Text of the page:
Beginning with African monitors: I could see large wandering land monitors like Megalania or similar to terrestrial crocodiles. They would likely be scavengers or opportunistic feeders, snatching what they can for themselves or from other predators. Specialized forms may develop, like burrowing monitors feeding on insects such as crickets, ants, and termites. Or maybe, instead of a burrower, a semi-aquatic swimmer that hunts fish and insect larva. The burrower would be a descendant of the savannah monitor (Varanus exanthematicus) and the swimmer would be a descendant of the Nile monitor (Varanus niloticus). In my opinion, Australasian monitors will be much more diverse.
The “goannas” or Australasian monitors have a much more interesting future ahead of them. I don’t see an ant-monitor, simply because there will be mammalian ant-eater equivalents such as echidnas or numbats, although their numbers have declined quite a bit. I’d like to see large 14-foot terrestrial monitors charging around after flightless birds and kangaroos except they have re-refined their venom glands to be able to kill effectively. In the Australasian forests, arboreal monitors will find haven, perhaps even semi-gliding monitors chasing after birds (bats and other birds will probably prevent this). In mountainous regions, the more derived circulatory system of monitors might allow them to become fishers if mammals do not take advantage of the niche.
My final idea is the development of semi-aquatic marine monitors along the coasts of Australia, New Guinea, and nearby islands. They will resemble long-necked monitors will adaptations of crocodiles and the prehistoric nothosaurs. They will not be fully marine, having to return to land to lay eggs. The best prey item will be fish and seabirds and maybe invertebrates.
Proboscideans are an ancient order of mammals that have existed since the Tertiary Period, 50 million years ago. Over the span of this group’s history, they have included moeritheres, deinotheres, gomphotheres, mastodons, mammoths, and elephants. Today, only 3 species of elephants remain: 2 African and 1 Asian species. Elephants are massive beasts; the largest nowadays can be as tall as 11 feet and can weigh 11 tons. Many have tusks, the ivory of which has resulted in the deaths of numerous elephants. In recent times, these amazing animals have been threatened by poaching with conservation be rather limited in some countries. One must wonder if these wonderful giants will survive after our demise?
Being such large animals, I fear that their survival will depend on isolated environments such as forested valleys and islands. Areas that fit into this description include East Africa (after separating from the mainland of course), Indonesia, the Himalayas, north Africa and the Mediterranean (after colliding). If populations from elephant sanctuaries and zoos are able to breed and populate foreign regions than there could even be American elephants (or elephants just about anywhere else where they are kept captive).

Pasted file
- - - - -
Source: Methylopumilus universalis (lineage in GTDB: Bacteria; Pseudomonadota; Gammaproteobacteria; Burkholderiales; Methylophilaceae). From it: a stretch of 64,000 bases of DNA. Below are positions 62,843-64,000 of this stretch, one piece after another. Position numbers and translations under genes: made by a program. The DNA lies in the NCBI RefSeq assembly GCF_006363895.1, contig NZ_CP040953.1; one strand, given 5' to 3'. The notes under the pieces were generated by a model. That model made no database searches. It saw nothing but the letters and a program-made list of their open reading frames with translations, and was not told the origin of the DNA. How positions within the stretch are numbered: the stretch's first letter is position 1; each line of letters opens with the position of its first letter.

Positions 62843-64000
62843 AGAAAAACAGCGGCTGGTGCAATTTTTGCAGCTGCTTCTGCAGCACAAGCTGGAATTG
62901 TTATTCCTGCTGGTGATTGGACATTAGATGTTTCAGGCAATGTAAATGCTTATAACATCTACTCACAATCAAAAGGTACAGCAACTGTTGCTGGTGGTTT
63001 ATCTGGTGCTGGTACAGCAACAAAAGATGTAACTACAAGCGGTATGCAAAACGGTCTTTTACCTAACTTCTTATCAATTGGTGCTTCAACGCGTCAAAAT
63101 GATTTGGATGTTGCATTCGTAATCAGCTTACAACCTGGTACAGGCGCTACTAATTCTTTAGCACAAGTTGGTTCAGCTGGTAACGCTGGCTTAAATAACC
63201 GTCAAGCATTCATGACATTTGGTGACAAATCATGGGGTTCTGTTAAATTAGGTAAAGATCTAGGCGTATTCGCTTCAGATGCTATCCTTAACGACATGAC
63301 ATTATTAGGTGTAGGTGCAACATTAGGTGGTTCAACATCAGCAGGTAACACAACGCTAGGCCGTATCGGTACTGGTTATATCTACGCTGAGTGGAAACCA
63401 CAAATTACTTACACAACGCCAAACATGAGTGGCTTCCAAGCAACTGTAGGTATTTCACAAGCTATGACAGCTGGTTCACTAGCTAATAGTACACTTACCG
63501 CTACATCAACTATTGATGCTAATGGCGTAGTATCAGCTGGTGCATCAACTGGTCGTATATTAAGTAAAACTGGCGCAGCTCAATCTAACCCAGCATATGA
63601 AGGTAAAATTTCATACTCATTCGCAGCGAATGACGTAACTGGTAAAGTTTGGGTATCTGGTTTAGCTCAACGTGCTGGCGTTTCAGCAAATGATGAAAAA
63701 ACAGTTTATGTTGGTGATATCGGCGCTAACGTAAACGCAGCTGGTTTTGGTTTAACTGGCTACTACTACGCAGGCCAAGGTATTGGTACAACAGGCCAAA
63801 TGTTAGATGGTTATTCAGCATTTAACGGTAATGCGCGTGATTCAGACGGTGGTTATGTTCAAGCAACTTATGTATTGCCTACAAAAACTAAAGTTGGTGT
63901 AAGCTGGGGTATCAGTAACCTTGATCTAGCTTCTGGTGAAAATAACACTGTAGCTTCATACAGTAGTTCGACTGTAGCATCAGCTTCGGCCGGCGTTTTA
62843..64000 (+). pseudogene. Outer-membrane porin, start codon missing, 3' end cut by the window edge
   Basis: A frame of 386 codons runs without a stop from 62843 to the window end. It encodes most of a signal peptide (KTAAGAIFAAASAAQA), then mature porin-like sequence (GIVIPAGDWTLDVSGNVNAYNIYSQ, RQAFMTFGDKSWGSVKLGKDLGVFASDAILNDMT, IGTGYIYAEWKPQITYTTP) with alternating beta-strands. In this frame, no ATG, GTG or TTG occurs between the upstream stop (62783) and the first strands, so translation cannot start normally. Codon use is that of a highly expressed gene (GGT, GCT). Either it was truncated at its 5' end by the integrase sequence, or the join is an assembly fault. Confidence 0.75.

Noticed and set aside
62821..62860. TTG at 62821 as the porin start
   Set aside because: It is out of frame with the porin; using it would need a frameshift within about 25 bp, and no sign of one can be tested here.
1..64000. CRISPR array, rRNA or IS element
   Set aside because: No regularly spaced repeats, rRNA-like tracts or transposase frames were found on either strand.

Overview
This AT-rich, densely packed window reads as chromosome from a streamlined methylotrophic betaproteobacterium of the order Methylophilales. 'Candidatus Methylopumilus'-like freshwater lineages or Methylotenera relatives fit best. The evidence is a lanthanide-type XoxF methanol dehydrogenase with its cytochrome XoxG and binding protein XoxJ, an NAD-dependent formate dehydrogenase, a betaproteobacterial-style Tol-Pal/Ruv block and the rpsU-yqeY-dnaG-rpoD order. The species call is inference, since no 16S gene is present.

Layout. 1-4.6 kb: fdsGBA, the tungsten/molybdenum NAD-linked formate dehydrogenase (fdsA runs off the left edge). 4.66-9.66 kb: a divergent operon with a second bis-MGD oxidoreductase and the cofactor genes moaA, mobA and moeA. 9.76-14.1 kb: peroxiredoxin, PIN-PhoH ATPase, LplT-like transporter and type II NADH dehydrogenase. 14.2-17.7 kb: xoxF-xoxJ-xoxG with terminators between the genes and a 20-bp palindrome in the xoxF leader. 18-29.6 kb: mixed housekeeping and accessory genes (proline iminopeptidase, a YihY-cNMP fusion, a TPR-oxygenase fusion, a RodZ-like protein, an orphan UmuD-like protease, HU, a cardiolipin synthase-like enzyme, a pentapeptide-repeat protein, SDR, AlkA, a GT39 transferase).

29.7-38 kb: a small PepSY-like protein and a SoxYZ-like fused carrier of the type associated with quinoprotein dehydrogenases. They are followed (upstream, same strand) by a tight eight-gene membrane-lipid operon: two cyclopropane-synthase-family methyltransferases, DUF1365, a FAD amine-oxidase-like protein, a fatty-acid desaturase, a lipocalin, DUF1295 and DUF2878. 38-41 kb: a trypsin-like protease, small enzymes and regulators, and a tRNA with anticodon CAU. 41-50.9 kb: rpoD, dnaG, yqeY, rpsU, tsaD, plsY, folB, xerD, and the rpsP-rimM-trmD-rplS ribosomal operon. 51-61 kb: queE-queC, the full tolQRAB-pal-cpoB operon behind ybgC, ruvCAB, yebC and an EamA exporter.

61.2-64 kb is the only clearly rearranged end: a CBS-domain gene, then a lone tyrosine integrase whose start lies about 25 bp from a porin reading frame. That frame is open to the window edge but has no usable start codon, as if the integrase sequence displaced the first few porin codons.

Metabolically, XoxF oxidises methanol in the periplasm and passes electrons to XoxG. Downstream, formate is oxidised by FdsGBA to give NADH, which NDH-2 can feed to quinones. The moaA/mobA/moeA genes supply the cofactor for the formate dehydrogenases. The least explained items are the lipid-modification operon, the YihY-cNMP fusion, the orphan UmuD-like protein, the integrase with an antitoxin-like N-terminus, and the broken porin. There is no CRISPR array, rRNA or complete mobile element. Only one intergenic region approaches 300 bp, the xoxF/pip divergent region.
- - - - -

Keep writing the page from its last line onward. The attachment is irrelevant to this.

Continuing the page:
The niche that any future elephants would fit into is most likely to be varied browser (grass and foliage). If a North American population develops, I could see Asian elephants becoming hairy American neo-mammoths, sharing the plains with wild donkeys, giant mule deer, wolf-like coyotes or foxes, lion-like cougars, and huge peccaries. Young Asian elephants are already quite hairy, so I don’t see why hairy adults wouldn’t occur. In their native Asia, I could see Stegodon-like elephants in southeast Asia but logging and semi-domestication have done a good deal to their populations. (In an ironic twist, the elephants themselves are used to take down the forest they call home.) Just as well, they could become dwarves but dwarf elephants (Elephas maximus borneensis) already exist.
In East Africa, where I predict the line will make its last stand, similar adaptations will be made (as in longer tusks like Stegodon or smaller body size as in many dwarf mammoths and elephants). To be honest though, it is being quite optimistic to say that elephants will come out of the human age clean and free but if they do there will be a period in which their populations will boom as a result of no pressure from humans. After a while though, they would level out in numbers and reach a temporary equilibrium until even more changes effect the world they live in, such as an ice age or some sort of major floral extinction (not quite as likely as an ice age). Later on I will discuss what groups of animals might replace elephants in a series on “new megafauna”.